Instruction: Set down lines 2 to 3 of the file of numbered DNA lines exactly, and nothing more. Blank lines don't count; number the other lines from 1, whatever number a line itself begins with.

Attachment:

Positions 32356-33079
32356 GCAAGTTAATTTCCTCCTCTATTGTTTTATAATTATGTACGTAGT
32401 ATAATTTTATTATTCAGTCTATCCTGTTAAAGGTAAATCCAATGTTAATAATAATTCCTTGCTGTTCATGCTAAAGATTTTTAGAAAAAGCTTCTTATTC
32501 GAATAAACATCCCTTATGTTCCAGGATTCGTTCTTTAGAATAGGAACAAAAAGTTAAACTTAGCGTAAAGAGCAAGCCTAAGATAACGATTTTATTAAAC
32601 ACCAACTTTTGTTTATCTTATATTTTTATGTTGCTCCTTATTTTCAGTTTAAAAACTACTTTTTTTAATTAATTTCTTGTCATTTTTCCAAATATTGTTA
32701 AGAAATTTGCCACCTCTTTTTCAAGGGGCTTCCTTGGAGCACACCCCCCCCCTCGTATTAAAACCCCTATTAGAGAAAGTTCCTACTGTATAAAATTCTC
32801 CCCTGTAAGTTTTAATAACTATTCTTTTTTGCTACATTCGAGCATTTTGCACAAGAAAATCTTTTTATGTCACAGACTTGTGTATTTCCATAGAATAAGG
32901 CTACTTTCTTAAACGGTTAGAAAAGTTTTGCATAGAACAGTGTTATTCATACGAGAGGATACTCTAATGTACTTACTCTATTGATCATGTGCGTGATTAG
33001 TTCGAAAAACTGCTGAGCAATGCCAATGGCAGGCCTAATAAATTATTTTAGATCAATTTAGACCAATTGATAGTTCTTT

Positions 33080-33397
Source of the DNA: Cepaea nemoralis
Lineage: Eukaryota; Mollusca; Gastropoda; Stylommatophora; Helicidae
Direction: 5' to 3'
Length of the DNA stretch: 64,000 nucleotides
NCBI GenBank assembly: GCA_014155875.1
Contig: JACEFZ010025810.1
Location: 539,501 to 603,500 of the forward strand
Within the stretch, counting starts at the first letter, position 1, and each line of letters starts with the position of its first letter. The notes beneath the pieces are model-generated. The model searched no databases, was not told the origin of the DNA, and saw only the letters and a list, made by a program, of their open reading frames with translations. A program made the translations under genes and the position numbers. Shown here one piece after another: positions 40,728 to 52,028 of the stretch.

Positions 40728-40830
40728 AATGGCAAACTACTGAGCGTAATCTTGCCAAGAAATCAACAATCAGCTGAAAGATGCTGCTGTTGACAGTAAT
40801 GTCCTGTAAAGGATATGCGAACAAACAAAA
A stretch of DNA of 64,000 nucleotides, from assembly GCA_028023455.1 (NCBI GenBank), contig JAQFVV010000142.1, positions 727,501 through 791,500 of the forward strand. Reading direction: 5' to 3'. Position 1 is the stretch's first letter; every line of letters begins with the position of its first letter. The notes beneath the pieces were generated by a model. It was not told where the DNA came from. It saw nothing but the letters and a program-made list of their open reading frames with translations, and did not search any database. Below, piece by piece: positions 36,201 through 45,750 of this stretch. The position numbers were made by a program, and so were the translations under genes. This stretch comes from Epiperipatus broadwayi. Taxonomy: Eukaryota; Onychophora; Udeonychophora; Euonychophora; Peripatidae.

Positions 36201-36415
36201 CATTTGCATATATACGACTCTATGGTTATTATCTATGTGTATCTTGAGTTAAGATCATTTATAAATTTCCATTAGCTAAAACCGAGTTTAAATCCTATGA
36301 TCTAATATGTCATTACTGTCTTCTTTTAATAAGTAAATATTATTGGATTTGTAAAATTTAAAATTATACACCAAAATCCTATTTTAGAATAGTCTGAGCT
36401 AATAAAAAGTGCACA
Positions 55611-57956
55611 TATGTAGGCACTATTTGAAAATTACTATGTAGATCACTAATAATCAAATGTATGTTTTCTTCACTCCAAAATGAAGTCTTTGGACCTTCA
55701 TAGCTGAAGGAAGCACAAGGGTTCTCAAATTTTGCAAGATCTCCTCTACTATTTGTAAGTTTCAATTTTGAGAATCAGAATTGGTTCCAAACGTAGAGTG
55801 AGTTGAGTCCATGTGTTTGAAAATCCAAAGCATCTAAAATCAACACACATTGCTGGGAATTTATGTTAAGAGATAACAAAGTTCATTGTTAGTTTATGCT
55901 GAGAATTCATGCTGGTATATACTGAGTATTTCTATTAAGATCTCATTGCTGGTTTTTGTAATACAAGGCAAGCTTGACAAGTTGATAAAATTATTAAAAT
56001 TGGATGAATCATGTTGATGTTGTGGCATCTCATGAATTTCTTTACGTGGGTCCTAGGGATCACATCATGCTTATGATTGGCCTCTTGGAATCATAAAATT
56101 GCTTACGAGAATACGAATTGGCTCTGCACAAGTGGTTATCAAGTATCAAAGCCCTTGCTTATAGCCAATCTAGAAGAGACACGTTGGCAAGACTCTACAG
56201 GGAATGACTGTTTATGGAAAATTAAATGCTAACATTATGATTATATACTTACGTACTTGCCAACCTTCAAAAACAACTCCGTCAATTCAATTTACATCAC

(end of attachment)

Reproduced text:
32356 GCAAGTTAATTTCCTCCTCTATTGTTTTATAATTATGTACGTAGT
32401 ATAATTTTATTATTCAGTCTATCCTGTTAAAGGTAAATCCAATGTTAATAATAATTCCTTGCTGTTCATGCTAAAGATTTTTAGAAAAAGCTTCTTATTC